Why not MT?

I read over some blogs tonight to see a broad reaction to MT’s new, still fluid, pricing scheme. Lago notes that he is not surprised that “people are surprised that people are surprised.” I was. This should not have been a surprise to anyone; while making money may not have been the primary intention of the creation of MT, it hardly seems unfair to ask users to support the ongoing efforts needed to make MT happen. I am certainly surprised that people are surprised. It seems to me that attaching a price tag to MT was almost inevitable, or as I said a few weeks before the announcement: “While I am very thankful to the Trotts for bringing forward MT, and making it available to a growing community, I am concerned that it is a proprietary system.”

I didn’t explain why this was a concern. I don’t, as a general rule, like paying for software, even when I like programmers to be paid. I know that sounds strange, and perhaps contradictory. I generally agree with Oren: the Trotts spent a good portion of their lives making this software, and I have no problem with them raking in some cash for that effort. But even before the current blip of pricing discomfort, I had planned a move from MT. Why?

One of the issues I have is one of lock-in. I don’t want to be beholden to MT if they are not pursuing an open development process. It’s great that mena is asking how MT is used, but shouldn’t this question have been asked earlier? If it had been, I could have told her why I — as not the average MT user — am making the switch.

The biggest part of that is a feeling that if it is proprietary software, it should do what I want it to do. On the other hand, if I’m going to be contributing significantly to a piece of software (or, more broadly, a social technology), it should be as open to use as possible. My sales pitch for MT has always ended with “and it’s free.” That shouldn’t be the end-all, but it does figure in.

The biggest problem for me is that while this blog is single-user, single-blog, that’s not how I am most interested in using it. The Informatics blogs server will be growing to several hundred blogs over the next year. I’ve had to cobble together my own administrative tools to make this work, as has the University of Minnesota, Reuters New Media, and probably dozens of others. I am guessing that, like me, they were waiting for the Typepad dividend–a MT Pro that incorporated lessons learned in implementing Typepad and made them available at a swallowable cost to educational institutions. Most of my blogs, from those with a handful of authors to those with several dozen, serve a particularly educational function, and one of the principal benefits of MT has been its flexibility. As such, version 3.0 effectively cripples one of the systems main advantages.

Now, I am looking at WordPress side-by-side with MT, and realizing that this is the time to cross over. Bill Gates’ recent interest in blogging, as Steve Rubel notes, raises the specter of a homogenous blogging environment. Universities have a responsibility for the long view, and for ensuring access to communicative and collaborative tools for as many people as possible. When approached in this way, it seems almost immoral to spend time working on an educational tool that is going to limit access. Indeed, since I’ve asked my university to help support development of a blogging tool, I feel especially obligated to make sure that this becomes a public good. Sure, I could keep using and developing for pre-3.0 versions of MT, as has been suggested, but personal experience in other venues suggests that this kind of propping up of moribund software is self-defeating.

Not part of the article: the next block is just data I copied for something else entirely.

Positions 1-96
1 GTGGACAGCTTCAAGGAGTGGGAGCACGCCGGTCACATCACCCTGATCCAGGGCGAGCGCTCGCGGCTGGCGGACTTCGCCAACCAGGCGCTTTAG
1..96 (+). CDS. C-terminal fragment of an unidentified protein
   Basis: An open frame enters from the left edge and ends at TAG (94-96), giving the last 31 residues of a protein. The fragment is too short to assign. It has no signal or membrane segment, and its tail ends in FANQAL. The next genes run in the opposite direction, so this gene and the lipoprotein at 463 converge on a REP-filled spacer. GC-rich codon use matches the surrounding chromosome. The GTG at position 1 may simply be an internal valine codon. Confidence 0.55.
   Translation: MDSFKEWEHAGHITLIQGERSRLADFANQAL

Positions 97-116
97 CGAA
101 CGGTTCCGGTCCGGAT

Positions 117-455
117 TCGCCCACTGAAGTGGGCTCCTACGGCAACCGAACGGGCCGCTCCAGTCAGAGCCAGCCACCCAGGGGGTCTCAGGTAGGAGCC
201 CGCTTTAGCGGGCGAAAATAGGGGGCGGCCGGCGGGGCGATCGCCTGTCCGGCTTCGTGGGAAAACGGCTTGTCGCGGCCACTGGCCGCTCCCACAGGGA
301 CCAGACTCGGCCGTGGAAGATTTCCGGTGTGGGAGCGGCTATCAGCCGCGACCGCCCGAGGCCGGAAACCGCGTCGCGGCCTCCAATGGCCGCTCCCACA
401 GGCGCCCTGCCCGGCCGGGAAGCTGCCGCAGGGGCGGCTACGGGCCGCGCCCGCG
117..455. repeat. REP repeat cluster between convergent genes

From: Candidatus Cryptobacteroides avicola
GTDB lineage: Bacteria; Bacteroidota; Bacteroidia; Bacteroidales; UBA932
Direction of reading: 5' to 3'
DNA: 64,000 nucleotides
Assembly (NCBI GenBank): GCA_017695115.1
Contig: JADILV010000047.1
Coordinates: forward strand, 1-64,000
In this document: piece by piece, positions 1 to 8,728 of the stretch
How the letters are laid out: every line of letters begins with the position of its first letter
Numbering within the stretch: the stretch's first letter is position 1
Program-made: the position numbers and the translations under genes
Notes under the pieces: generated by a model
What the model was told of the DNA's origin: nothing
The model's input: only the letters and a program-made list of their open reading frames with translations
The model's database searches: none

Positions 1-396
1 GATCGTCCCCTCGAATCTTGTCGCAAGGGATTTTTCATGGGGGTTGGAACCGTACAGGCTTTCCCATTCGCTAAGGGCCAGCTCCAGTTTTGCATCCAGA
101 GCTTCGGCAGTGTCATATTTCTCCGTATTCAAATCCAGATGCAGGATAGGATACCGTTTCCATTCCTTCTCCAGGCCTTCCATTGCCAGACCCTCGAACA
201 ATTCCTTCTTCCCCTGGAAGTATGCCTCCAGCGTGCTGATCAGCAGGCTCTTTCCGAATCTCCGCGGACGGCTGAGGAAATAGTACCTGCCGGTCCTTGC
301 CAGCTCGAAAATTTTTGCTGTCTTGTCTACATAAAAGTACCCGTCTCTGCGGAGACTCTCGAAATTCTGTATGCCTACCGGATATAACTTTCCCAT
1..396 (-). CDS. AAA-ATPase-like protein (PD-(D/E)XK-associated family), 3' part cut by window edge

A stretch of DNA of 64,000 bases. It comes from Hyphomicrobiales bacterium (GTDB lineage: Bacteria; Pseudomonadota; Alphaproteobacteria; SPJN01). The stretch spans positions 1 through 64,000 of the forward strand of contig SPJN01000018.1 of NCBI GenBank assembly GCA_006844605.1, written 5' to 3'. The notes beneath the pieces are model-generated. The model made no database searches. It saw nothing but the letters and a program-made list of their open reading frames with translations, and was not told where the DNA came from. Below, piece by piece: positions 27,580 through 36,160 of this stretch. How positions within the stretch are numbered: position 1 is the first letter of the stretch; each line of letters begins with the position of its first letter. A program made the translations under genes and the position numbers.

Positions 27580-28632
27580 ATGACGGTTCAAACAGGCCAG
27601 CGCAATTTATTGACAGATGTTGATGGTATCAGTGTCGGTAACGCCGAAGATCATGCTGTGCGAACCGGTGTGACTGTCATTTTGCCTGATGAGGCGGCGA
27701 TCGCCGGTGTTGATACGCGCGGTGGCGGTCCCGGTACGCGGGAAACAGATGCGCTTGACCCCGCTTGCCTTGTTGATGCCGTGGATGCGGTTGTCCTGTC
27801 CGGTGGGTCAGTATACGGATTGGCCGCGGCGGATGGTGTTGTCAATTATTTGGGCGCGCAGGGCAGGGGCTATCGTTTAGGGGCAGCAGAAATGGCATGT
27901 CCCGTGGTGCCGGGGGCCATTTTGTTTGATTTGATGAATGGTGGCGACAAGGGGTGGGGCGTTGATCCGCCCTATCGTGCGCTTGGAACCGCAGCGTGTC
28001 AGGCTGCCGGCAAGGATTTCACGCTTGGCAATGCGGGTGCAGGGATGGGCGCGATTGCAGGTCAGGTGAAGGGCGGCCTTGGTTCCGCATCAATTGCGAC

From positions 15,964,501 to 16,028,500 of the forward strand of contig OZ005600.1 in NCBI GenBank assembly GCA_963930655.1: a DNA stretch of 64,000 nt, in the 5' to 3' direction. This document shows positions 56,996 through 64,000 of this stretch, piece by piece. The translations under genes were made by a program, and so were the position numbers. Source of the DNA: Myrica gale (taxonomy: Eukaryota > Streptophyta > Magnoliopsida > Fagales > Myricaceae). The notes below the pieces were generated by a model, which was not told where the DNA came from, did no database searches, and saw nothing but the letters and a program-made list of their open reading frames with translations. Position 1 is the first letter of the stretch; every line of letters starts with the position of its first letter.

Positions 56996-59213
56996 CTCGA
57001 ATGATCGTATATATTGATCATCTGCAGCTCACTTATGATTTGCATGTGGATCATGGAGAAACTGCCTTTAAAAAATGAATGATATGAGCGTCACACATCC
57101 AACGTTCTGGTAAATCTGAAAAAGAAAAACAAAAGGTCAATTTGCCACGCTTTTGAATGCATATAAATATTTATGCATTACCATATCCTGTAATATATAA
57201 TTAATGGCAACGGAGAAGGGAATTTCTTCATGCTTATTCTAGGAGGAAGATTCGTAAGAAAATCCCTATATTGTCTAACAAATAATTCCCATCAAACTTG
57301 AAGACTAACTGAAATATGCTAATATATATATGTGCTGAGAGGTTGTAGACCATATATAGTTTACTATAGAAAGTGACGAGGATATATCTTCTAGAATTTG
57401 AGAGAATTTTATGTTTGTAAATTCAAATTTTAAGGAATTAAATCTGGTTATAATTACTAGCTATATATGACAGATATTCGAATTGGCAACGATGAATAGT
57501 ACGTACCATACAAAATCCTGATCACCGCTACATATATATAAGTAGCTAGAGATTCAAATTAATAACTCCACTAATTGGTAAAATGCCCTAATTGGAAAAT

So, frankly, even if MT moves its price point for educational licensing, I am switching–for many of the reasons I was switching before the announcement. My hope is that students at all levels will have a free blogging tool available to them over the next few years. MT had a shot (and may still have a shot) to use educational institutions as a driver for moving their product into the business world. But they are going to have difficulty doing this if schools cannot afford their product, or if their competition offers better features for free.

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  1. Posted 5/21/2004 at 4:00 pm | Permalink

    Where did I say that I was surprised?

    The elephant in the room that no one is talking about is still the fact that the most blog-aware company in the world dropped the ball on communication, and that this might say something qualitative about the communicative value of blogs.

  2. Alex
    Posted 5/21/2004 at 5:36 pm | Permalink

    Oops, I got caught in the circle–I meant to say that you were *not* surprised by the surprise over the surprise. I, on the other hand am. So: glad that’s clear :). [I’ve added a negator to the post.]

    Blogs have no communicative value, people do. The technology enables things, but there are limits to how much affect it will have. Clearly, if the CIA starts blogging (and, really, now that Microsoft is, can the CIA be far behind), their culture and institutions are not going to change.

    Also, blogs are a publishing tool. In some ways, it may be the transparency of blogging–that is a “by the way we’ve just decided to make this change” instead of buying a Beatles song and announcing an MT3.0-official-orgy-day–that made this a problem. Public relations becomes a different beast when more of what you do is done in public to start with.

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